How to deal with negative people, from UCLA's Mark Goulston
Adam Rifkin stashed this in Deal with it.
Here's what you do:
First, pick out all the negative qualities in the people around you — the ones that make you want to grind your teeth or ball up your fists. Maybe your coworker consistently nags your boss for praise; perhaps your brother only calls when he's in dire straits.
Then think of what the opposite of these traits would be. In our example, maybe it would be an independent coworker, or a sibling who checks in and displays some interest in your life. Now, start acting as if these people were behaving this way.
Think it's easier said than done? Check out the following example:
Say you were to rank your coworker, Terry, in terms of how "selfish" vs. "generous" she is. You think she's selfish, so you might rank her somewhere on the scale like this:
Now you'd pause and imagine that, instead, her actions were generous. The next time she talks about a project idea, imagine that she's doing so to get your whole team's effort, not just hers, recognized.
Goulston's strategy isn't positive thinking.
It's less about thinking positively and more about acting positively.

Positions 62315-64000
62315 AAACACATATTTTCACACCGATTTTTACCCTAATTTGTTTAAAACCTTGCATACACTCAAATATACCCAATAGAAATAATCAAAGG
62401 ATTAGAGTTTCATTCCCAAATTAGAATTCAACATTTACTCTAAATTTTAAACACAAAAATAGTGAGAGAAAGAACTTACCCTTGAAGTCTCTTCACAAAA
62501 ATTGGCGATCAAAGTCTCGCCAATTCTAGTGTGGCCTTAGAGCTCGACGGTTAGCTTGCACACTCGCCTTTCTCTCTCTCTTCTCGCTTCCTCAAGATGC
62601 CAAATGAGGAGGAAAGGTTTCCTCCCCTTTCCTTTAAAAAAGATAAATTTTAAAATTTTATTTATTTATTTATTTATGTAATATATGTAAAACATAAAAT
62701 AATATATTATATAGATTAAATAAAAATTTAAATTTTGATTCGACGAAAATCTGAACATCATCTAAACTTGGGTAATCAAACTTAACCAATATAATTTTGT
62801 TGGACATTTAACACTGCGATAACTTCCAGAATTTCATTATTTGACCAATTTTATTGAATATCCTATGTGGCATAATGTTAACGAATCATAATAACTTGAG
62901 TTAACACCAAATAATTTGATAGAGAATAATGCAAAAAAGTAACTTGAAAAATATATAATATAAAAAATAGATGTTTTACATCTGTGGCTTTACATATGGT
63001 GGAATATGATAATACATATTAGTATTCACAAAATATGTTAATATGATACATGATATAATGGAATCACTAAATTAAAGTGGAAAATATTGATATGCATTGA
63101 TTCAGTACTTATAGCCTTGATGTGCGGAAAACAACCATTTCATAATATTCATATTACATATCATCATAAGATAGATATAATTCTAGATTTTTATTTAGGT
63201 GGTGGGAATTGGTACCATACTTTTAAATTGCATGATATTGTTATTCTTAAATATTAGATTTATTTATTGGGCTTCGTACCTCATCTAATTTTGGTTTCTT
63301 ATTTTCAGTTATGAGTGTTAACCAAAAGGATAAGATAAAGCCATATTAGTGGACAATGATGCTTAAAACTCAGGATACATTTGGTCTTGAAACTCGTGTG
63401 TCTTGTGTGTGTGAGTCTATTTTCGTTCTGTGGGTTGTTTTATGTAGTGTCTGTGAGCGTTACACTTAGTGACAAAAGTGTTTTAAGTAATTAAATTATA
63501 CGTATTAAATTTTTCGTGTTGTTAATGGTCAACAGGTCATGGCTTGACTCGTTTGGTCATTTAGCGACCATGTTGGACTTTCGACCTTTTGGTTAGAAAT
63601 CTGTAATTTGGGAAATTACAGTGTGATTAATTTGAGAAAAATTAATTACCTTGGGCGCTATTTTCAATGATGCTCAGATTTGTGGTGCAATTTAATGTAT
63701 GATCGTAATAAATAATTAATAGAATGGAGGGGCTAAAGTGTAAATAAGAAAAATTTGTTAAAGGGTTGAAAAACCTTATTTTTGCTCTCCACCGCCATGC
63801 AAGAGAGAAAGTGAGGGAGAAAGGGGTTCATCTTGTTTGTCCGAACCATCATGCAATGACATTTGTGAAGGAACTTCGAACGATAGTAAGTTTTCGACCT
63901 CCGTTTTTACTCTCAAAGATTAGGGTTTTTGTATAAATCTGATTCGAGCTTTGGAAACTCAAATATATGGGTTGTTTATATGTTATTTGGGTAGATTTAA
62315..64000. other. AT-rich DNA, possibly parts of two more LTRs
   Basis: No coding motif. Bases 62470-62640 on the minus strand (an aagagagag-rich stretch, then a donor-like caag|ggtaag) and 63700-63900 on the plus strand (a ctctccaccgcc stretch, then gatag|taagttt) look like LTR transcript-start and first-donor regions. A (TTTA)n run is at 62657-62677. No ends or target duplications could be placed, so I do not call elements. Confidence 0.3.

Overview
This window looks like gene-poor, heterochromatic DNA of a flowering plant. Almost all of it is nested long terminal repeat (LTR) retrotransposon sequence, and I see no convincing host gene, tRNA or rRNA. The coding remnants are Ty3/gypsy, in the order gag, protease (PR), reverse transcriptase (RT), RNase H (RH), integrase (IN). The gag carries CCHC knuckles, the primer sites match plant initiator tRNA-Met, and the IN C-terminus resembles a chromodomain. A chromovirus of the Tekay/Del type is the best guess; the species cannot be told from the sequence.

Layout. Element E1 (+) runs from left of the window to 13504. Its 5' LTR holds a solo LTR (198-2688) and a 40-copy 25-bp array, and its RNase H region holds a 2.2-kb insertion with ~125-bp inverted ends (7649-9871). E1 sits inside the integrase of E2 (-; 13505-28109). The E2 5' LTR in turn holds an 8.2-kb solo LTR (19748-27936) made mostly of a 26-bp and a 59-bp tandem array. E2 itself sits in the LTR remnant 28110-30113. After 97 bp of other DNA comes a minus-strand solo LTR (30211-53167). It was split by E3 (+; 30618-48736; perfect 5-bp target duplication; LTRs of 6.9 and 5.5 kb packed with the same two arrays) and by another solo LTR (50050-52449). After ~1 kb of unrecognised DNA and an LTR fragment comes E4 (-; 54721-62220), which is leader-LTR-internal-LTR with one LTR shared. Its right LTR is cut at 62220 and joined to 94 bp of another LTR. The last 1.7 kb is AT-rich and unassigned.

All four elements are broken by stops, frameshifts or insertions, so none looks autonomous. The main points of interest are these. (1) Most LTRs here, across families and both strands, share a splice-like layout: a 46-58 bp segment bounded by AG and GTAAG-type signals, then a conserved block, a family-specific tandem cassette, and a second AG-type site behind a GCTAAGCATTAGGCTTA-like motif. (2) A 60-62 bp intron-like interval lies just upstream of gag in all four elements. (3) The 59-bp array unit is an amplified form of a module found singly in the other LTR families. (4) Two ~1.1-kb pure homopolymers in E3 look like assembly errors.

Take the example above. When it comes to what your coworker is reallythinking or doing, you don't know. You probably never will. And it doesn't matter. What matters is that you change your actions toward that person — how you respond to what they say and do.
In other words, it matters less what you think (or daydream) about their behavior and more about how you actively respond to it in the real world.
When you start to do this consistently, here's what will happen, Goulston writes:
"The people who truly are negative may come around, at least a little. And the people who aren't truly negative — the ones you've been undefined — will respond to your new behavior with relief, gratitude, and warmth. And occasionally, you may discover that the irrational person in the relationship was actually you."